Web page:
My Woman Of The Year: Barbara Allimadi

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My woman of 2012 is my younger sister Barbara Allimadi, a most valiant and courageous woman who has chosen as her path to be: a Pro-Democracy Activist; a Human Rights campaigner; and, a voice of the voiceless.

Like many Ugandans, she had had enough of the political decay by the time she marched with other women to protest the brutal sexual groping by security officers of a leading opposition politician, Ms. Ingrid Turinawe , resulting in her arrest with others.

Despite many protestations from her family, despite much negativity, despite even treachery and attempted sabotage, she has remained steadfast on this most admirable, remarkable and dangerous journey. It is her belief that this is her calling. In her own words: "I believe that God still wants to use me and when the Almighty decides its time, there isn't a thing we can do, neither can anything happen before it's time."

When in mid 2012, an article appeared in the "New Vision", the pro-government mouthpiece, purporting to have evidence that she had been "compromised", she remained dignified in her response: "To those who are saying that I have been compromised, this should not stop you from fighting for your rights."

Such whispers very quickly got lost in the wind and Ms. Allimadi merely intensified her campaign against injustice and rampant corruption, amid threats of arrest and personal safety. She has attended Court hearings with other activists and encouraged those who can to do so to offer support, often buying supplies with the little she can put together. She has visited prisoners on remand, assuring them that they had not been forgotten.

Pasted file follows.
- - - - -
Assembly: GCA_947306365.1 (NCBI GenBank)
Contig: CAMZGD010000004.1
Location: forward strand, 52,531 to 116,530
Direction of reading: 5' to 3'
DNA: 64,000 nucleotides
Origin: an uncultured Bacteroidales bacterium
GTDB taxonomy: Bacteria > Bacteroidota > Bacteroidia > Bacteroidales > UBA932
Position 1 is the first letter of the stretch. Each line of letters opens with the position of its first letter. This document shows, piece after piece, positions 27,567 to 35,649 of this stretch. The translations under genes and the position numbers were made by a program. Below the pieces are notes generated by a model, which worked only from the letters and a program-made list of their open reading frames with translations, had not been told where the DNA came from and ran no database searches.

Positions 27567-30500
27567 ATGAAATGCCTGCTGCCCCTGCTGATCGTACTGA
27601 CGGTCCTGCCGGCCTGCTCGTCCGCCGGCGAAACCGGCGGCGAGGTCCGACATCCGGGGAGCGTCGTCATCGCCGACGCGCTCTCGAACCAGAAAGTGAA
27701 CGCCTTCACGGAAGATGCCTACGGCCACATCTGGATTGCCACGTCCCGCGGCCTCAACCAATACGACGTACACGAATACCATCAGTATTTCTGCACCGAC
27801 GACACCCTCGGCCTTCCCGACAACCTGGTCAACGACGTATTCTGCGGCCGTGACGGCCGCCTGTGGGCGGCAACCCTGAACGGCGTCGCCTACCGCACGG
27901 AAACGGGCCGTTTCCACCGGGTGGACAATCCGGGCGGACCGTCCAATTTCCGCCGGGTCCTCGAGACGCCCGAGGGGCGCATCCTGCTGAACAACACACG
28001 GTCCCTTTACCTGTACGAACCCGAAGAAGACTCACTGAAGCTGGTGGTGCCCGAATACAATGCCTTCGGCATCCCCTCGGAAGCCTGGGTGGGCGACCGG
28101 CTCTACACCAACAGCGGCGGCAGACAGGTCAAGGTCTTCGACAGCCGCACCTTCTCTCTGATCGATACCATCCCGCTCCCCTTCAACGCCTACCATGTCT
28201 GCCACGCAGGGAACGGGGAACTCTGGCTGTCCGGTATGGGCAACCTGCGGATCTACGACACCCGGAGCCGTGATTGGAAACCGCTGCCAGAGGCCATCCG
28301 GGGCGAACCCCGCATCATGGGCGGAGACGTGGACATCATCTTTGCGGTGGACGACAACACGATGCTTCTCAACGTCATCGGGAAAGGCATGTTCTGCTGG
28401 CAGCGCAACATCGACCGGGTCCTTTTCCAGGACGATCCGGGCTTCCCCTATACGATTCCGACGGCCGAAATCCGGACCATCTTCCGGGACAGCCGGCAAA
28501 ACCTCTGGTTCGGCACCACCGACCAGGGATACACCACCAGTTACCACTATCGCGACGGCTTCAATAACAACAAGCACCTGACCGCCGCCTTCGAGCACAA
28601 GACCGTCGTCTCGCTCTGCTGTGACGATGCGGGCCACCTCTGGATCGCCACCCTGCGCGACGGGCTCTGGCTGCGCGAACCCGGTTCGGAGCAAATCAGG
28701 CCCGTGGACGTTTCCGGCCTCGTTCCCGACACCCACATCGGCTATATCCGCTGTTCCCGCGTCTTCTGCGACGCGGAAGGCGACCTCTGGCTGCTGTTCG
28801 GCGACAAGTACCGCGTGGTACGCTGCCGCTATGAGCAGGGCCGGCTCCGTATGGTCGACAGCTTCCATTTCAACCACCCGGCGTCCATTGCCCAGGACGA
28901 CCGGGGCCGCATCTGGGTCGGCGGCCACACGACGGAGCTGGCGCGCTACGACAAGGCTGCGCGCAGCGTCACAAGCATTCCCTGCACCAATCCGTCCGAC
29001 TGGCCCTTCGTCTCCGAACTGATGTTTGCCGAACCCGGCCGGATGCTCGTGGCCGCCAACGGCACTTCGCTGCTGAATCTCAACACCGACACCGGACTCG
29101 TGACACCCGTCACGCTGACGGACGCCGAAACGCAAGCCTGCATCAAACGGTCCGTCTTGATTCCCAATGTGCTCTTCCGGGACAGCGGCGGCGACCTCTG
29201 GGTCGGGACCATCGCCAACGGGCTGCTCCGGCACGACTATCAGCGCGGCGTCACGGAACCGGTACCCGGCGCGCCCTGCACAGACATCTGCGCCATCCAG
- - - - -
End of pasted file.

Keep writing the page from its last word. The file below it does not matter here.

She uses her own resources and contributions from well wishers for such visits, taking with her basic necessities. And she has stood with other courageous daughters and sons of Uganda in harms way. She is a true leader and revolutionary and tonight I shall raise glasses in celebration of even being associated with a lady of this caliber.

Family and Friends, raise your glasses, even imaginary glasses and let us celebrate our sister and keep her and all our courageous sisters and brothers in the struggle for democracy in our prayers for protection and let us remember our fallen young firebrand, Member of Parliament Cerinah Nebanda.

We may never know the true cause of Nebanda's untimely demise so let us remember her as a sister who stood up and spoke up for us all; anything else is "by the way."

Let us also remember our children, brothers and sisters in the Congo; for theirs is a daily ongoing battle for survival. The rape of the Congo. The plundering of its resources by its neighbors and American and Western corporations. The rape of its women and children. The murder of the people of Congo.

Let us remember Victoire Ingabire, political prisoner in Rwanda; her days are long and her nights are lonely in her prison cell, away from her beloved and family.

Let us remember Malala Yousafzai, the victim of an ugly attack by a Taleban gunmen in Pakistan, and pray for her continued recovery and the countless who stand up to dictatorship and intimidation by the very government supposed to protect them.

Barbara Allimadi like her countrywomen and countrymen wants Uganda to prosper. A Uganda where Human Rights are respected. A democratic Uganda where there is rule of law.

"It is an uphill task", she notes, "but one that I cherish. Everywhere I go, I want to shout out and tell others that 'we have rights', and that 'we must demand an accountable government.' The masses need to be sensitized."

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